Sunday, 16 October 2016

Static code analysis

Hi folks,

In the software development process, the static code analysis is an important step and I am personally convinced by its utility (although knowing it is a difficult science) even when I contribute to open source projects. Usually I use either the popular clang scan-build command line tool and/or the excellent online solution Scan Coverity. Sometimes cppcheck as well.

But today, I m going to present another set of tools, PVS-Studio from which has originally a Windows version with an integration with Visual Studio but appears to have been working on a Linux version as well which I will be focusing with. It works with my main languages C / C++ and in addition with .NET/C#

With the Linux version 6.09.18904, we have the choice between a simple tgz archive, a RedHat family rpm and a Debian family package. I did all my tests under Linux Mint 18 and the GCC suite.

1/ Choice of a project

Let's try with one well known open source project, the PHP programming language, which is basically uses the not less famous trio configure/make/make install ... Thus after setting our preferences via the configure script, we can now use pvs-studio on top of the make build system.

pvs-studio-analyser trace -- make

pvs-studio-analyser analyse -o php.plog -l <path to licence file> -j<number of parallel jobs>

Which produces an output file in the PLOG format which can be converted to xml, task files with the provided plog-converter command line. Fortunately as the process can take a certain time, it is possible to parallelize via the j flag.

2/ Outcomes

The output gotten, here in XML, contains well known useful good practices like about realloc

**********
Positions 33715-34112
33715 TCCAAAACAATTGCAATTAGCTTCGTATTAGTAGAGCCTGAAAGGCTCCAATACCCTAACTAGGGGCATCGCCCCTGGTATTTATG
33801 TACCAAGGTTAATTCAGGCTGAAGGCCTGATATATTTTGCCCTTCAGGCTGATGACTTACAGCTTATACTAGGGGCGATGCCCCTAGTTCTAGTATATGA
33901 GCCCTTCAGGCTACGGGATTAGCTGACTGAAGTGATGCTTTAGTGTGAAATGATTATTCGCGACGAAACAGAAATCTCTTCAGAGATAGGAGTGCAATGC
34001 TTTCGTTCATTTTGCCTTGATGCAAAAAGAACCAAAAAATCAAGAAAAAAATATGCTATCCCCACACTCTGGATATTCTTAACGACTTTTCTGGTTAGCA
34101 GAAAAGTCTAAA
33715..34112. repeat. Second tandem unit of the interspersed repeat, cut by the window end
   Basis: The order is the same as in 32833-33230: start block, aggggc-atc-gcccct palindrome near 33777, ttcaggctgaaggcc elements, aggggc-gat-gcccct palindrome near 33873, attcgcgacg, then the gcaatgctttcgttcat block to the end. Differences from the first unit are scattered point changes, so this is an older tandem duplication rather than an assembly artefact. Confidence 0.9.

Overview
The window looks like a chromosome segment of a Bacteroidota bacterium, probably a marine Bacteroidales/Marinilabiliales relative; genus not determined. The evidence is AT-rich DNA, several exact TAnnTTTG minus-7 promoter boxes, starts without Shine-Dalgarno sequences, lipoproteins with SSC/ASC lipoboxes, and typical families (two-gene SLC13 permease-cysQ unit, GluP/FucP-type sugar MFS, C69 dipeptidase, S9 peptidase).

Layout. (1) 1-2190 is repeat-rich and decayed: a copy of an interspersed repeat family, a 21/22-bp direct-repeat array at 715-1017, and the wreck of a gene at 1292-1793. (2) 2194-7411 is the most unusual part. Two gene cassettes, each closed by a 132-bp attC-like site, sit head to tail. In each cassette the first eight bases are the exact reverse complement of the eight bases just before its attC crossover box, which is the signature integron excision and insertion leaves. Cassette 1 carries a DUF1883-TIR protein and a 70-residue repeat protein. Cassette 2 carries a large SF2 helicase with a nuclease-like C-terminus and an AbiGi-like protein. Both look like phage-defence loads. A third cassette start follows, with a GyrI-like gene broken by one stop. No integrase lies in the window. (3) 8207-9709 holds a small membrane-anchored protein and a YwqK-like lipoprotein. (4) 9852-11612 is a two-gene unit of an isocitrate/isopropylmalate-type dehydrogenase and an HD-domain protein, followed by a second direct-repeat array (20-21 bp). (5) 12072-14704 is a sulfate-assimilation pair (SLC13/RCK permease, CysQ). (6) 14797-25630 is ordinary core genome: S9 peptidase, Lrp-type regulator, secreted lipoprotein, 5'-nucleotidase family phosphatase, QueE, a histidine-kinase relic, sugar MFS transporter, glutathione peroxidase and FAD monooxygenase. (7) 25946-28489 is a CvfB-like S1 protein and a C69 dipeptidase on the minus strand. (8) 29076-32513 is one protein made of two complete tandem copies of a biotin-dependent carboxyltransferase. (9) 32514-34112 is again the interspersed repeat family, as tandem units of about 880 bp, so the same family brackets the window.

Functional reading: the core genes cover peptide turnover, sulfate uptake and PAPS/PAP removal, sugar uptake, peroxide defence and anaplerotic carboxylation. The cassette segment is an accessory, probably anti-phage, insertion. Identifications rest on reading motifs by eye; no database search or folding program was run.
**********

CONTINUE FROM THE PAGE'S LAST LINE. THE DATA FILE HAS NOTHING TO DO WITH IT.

or the return check for strcmp

 some rules specific to C++ obviously like implementing the copy constructor but not the assignment operator
 or the uselessness of checking null from a raw pointer after a new operator use
 ... and many more, there is a list available here.

PVS-studio was successfully exploited by another user in another open source project I pushed a pull request to recently, Unvanquished

3/ Conclusion

One of the few criticisms I may have is it seems not able to catch resource / memory leaks even very simple cases, whether it is C or C++.  Another proof that using more than one analyser is mandatory.

Maybe a Mac OS version with an integration with Xcode would be a plus in the future, although I perfectly understand the cost of development but ... might be worthy.

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At 29 January 2017 at 06:36 , Blogger Aeldra Robinson said...

These tips and advices are really very much effective. Keep it up with sharing such useful informations with us. Thanks for the post.

Code review techniques


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